Florida failed in its first effort to stop Everglades oil drilling. Others, however, still could succeed.

Ideally, Kanter Real Estate never would have advanced this far in its plan to drill in far southwest Broward County. But the Florida Department of Environmental Protection — under former Gov. Rick Scott — gave Kanter an advantage at the start that opponents couldn’t overcome.

Matthew Schwartz is executive director of the South Florida Wildlands Association, which filed a brief in support of the legal challenge to the well. He told the Sun Sentinel Editorial Board that while DEP refused to give Kanter a drilling permit, the agency did issue an environmental use permit. By doing so, Schwartz said, DEP made the argument about only “a hole in the ground,” and not potential damage to the Everglades.

That’s the main reason why Broward County and the city of Miramar this month declined to take their case to the Florida Supreme Court.

In February, a panel of the 1st District Court of Appeal overruled the state’s denial of the drilling permit and refused to give opponents — including the county and the city — a rehearing before the entire court. Even if the county and city had persuaded the Florida Supreme Court to take the case, the chances of stopping the well were slim.

Fortunately, Kanter won’t be drilling soon. The company must obtain other approvals from several agencies, which presents new opportunities for lawsuits.

From Broward County, Kanter needs a land-use change and permits for, among other things, vegetation removal. If the county blocks the company, Kanter might argue that the state court ruling overrules any local opposition. Still, the county should exercise as much oversight as possible.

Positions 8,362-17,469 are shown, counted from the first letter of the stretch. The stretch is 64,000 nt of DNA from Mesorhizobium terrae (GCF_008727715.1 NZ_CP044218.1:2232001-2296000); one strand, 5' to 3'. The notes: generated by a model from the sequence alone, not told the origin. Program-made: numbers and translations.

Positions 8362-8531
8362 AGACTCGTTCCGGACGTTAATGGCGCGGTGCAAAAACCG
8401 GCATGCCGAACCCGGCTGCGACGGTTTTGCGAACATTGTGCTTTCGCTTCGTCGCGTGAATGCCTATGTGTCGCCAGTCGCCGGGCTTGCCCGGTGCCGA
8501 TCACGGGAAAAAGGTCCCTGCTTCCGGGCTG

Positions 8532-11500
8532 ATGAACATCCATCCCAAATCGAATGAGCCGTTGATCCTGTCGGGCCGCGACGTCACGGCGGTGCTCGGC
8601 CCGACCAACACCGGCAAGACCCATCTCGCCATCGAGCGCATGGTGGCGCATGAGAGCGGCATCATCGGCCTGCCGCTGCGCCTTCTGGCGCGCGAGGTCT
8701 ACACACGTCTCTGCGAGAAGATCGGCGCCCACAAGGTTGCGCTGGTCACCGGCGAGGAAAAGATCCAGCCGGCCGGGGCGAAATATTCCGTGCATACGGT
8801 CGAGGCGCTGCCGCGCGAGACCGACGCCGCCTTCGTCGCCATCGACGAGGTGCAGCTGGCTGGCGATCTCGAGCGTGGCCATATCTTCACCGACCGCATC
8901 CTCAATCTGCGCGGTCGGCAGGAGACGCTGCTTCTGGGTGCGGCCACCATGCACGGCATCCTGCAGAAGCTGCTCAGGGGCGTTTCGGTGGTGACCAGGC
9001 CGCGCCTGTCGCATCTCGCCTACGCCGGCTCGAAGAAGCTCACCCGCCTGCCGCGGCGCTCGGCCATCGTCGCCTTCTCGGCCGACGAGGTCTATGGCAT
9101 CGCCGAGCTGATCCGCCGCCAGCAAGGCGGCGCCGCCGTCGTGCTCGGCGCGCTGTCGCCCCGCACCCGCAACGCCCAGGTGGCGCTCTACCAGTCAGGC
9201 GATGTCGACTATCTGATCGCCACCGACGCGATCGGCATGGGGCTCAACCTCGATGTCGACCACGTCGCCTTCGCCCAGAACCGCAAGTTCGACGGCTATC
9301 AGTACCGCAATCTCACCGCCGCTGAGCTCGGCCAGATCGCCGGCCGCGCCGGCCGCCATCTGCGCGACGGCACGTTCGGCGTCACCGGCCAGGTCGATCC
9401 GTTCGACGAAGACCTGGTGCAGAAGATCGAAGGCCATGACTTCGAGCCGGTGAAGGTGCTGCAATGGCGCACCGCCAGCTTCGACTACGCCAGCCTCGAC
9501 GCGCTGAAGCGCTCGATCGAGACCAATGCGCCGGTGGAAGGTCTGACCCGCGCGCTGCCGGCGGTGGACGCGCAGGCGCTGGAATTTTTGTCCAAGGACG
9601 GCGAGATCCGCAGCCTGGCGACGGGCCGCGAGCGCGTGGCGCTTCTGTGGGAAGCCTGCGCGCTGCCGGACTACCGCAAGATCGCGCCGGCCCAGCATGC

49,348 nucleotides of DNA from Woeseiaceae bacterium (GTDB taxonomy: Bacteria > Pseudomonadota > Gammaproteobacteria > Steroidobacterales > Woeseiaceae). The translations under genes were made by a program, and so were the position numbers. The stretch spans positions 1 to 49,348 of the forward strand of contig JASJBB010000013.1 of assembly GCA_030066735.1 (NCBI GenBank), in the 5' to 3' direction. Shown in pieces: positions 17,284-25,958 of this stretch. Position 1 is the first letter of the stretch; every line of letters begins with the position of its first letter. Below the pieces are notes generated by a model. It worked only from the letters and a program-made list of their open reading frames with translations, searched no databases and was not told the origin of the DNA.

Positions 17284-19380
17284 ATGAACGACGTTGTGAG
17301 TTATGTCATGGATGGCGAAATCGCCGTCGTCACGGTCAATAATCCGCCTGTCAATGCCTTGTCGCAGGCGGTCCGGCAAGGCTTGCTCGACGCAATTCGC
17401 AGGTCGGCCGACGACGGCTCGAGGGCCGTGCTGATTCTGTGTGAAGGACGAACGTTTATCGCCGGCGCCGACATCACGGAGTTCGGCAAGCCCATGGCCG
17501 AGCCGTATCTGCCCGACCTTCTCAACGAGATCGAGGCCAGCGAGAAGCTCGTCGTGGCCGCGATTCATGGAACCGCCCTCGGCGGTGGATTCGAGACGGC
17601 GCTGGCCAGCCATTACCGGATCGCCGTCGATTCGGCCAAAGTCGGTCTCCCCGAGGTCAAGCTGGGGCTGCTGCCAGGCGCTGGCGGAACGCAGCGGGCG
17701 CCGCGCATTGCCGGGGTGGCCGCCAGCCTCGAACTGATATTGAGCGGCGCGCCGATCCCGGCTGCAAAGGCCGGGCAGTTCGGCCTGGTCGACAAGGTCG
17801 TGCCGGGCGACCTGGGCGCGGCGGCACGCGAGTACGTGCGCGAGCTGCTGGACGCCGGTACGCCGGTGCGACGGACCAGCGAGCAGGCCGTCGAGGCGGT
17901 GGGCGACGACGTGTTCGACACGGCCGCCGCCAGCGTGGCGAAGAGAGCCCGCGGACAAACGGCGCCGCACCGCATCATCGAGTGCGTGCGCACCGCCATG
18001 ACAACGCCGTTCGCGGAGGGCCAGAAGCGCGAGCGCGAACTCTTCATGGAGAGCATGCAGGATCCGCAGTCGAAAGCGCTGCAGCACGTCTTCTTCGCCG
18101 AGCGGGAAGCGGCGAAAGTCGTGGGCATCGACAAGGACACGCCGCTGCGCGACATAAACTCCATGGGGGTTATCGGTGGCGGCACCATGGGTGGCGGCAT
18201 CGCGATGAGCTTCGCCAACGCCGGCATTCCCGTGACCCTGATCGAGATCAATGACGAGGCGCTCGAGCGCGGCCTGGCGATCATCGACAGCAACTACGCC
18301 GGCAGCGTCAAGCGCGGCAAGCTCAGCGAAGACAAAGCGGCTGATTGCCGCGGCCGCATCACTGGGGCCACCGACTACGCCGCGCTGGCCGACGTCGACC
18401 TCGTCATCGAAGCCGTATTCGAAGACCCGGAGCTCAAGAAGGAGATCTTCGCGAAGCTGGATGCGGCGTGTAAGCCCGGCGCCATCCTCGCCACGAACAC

The South Florida Water Management District must grant Kanter a consumptive use permit. The drill would require large amounts of water. Under the Scott-appointed district board and administration, approval probably would have been assured. The new board, which Gov. Ron DeSantis chose, may — and should — respond differently.

But the best option for stopping the well could be the approval Kanter needs from the Army Corps of Engineers. Kanter requires a dredge-and-fill permit because the company intends to destroy wetlands. Kanter must create enough space for the well itself and all support operations.

Schwartz points out that the 20,000-acre site is between two canals in a strategic part of the Everglades. Under the federal-state Comprehensive Everglades Restoration Plan (CERP), water managers want to connect two conservation areas that are part of southern Florida’s hydrological system.

A lawsuit in federal court could argue that the drilling violates CERP and that the Army Corps should deny the permit. The Corps must allow public comment on the permit application, which takes a long time, and the U.S. Fish and Wildlife Service also would weigh in.

An oil well presents an unacceptable risk to the Everglades. A spill could contaminate the Biscayne Aquifer, a vital source of drinking water for South Florida.

Yet at one hearing, Carol Wehle made the preposterous argument that oil could not permeate the aquifer. Wehle is a former executive director of the South Florida Water Management District. She now works as a consultant. The hearing officer believed her.

This would be an exploratory well, with what geologists estimate is a 23 percent chance of striking oil. Those aren’t good odds. But Kanter would get a 100 percent tax write-off on the well. If the company hit oil, it surely would drill more wells. Kanter owns about 31 square miles in the Everglades. How would a drilling area that size be compatible with restoring the “River of Grass?”

At one point, John Kanter said his company would “conduct this project in a manner that would be highly protective of the environment.” We heard similar sentiment from BP just before the company’s Deepwater Horizon rig blew up in 2010 and caused the nation’s worst oil spill.

Florida already faces enough threats from the fossil fuel industry. The Trump administration may allow drilling off the Atlantic coast — for the first time — and nearer to the Gulf coast. The administration also proposes to relax drilling safety rules and to allow seismic testing in the Atlantic that could harm marine life.

Everglades drilling, however, could be the most dangerous and senseless threat. The federal and state governments may spend as much as $20 billion to save what remains of this unique system. Whatever it takes, we must keep drilling out of the Everglades.

An editorial from the Sun-Sentinel.^p

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